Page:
Glancing at the floor, I noticed that another pillow had fallen from the mattress and all at once I came to a decision. There was absolutely no purpose in my feeling sick with worry over what may or may not become of my legacy in the distant future. What was the value of expending precious energy in regret and self-doubt when I could easily take the reins of destiny for myself?
I casually strolled to the door of the private room and locked it before returning to Lex's side and collecting the pillow from the floor. The hum of the florescent lights and the clinical beep and whir of the monitors fell dully against my ears - I hardly noticed them. In a few moments Lex would no longer be my concern. In a few hours the Kents would be childless. Or dead. In a few months my life would be as ideal as it ever was.
"Goodbye, son," I said. "Your mother will forgive me." It required virtually no strength to press the pillow against his face, even when he began to struggle. I heard the keening of the heart monitor rise in frequency and then fall to a steady drone. Our brief battle had reached its inevitable conclusion. My only son was dead.
I took a deep breath and adjusted the fall of my jacket, extracting a few specks of lint and a solitary feather that clung lightly to the lapel. With the weary knowledge that progress had been made, I removed the pillow from the boy's pale face and tossed it to the floor. His expression seemed oddly peaceful and I felt the inexplicable urge to brush my thumb against his lifeless cheek. Family sentiment was just another incomprehensible artifact of human nature but it troubled me none the less - principally because I occasionally found myself compelled to give in to it.
Permitting myself a moment of weakness I laid a warm hand against Lex's cold cheek, failing to shudder at the clammy, foreign texture of the corpse's skin. For a moment all was still. And then the extraordinary began to transpire. I had barely touched his cheek for a few seconds when Lex's heart monitor faltered, rising from a steady whine to a slow but definitive pulse. His eyes flickered open and they gazed deeply, knowingly into mine, betraying an intelligence far too developed for a boy at the age of ten. How was it that I had not perceived such palpable brilliance before?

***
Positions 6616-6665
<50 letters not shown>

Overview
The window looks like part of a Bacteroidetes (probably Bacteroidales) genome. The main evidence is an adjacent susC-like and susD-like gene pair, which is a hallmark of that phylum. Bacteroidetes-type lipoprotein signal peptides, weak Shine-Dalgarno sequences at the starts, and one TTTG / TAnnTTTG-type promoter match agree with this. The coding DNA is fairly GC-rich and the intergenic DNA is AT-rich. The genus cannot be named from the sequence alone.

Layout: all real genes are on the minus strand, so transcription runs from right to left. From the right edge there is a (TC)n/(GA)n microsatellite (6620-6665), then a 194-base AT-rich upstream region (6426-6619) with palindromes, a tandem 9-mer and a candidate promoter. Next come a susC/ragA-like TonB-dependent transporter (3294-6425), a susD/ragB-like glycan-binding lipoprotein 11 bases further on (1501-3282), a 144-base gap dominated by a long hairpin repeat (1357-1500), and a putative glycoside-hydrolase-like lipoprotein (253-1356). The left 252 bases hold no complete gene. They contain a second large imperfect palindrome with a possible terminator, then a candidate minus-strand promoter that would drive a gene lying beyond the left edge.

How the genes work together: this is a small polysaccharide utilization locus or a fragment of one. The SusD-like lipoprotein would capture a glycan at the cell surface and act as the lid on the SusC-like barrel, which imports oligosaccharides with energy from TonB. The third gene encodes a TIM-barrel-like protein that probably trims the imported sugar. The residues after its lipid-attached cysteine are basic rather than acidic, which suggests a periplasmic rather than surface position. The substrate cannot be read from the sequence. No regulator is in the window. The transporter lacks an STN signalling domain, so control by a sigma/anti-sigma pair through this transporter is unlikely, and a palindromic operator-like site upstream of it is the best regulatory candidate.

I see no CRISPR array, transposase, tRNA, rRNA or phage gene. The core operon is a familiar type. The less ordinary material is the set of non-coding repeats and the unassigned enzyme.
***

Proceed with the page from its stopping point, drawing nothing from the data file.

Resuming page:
Lex reached up weakly to grip my arm, eyes flitting wearily towards the hand that still lay against his cheek. His fingers encircled the bone of my wrist and drew the hand away, severing its contact with his flesh. "Don't. Ever. Touch me. Again," he spat, his weakened vocal chords barely able to form the words.
Lex's statement held such hate, such anger, such vitriol... I have never been more proud of my son than I was at that moment. Screw the Kent kid. This. This was my boy.
Obviously, in the long years since that fateful day my satisfaction with Lex has wavered. While I appreciate his undeniable intelligence and singularity of mind I am often aggravated by his conceited independence. Even in the context of his many failures the boy acts as if he has a choice but to obey me. I find it troubling.
And on those instances when I am most greatly perturbed I often fantasize about the abominable Kent child and the greatness he might have achieved on my behalf if afforded the many benefits that accompany the Luthor surname. Had I succeeded in obtaining him for my successor in place of the obdurate child who apparently deems himself a match for his venerable father, what greater accomplishments might I have realized?
Of course, it doesn't matter now. While I frequently boast that I never forget a face, this child's visage is lost to me. I am too late. Twelve years later and it is only my bitterness and an ungrateful son that persist to remind me of the worst decision of my life. Lex will never know the abject pain that accompanies the simple longing... the patent desire for the companionship of this boy. Add another entry to my list of regrets.
Among my innumerable compunctions, one of the greatest is my failure to maintain contact with Clark Kent, a boy who even as a toddler held such extraordinary promise. In vain, I hope that my true son appreciates the sacrifice of his would-be surrogate.
It's ironic, really: so many barely notable faces remembered and somehow his was the one that was forgotten.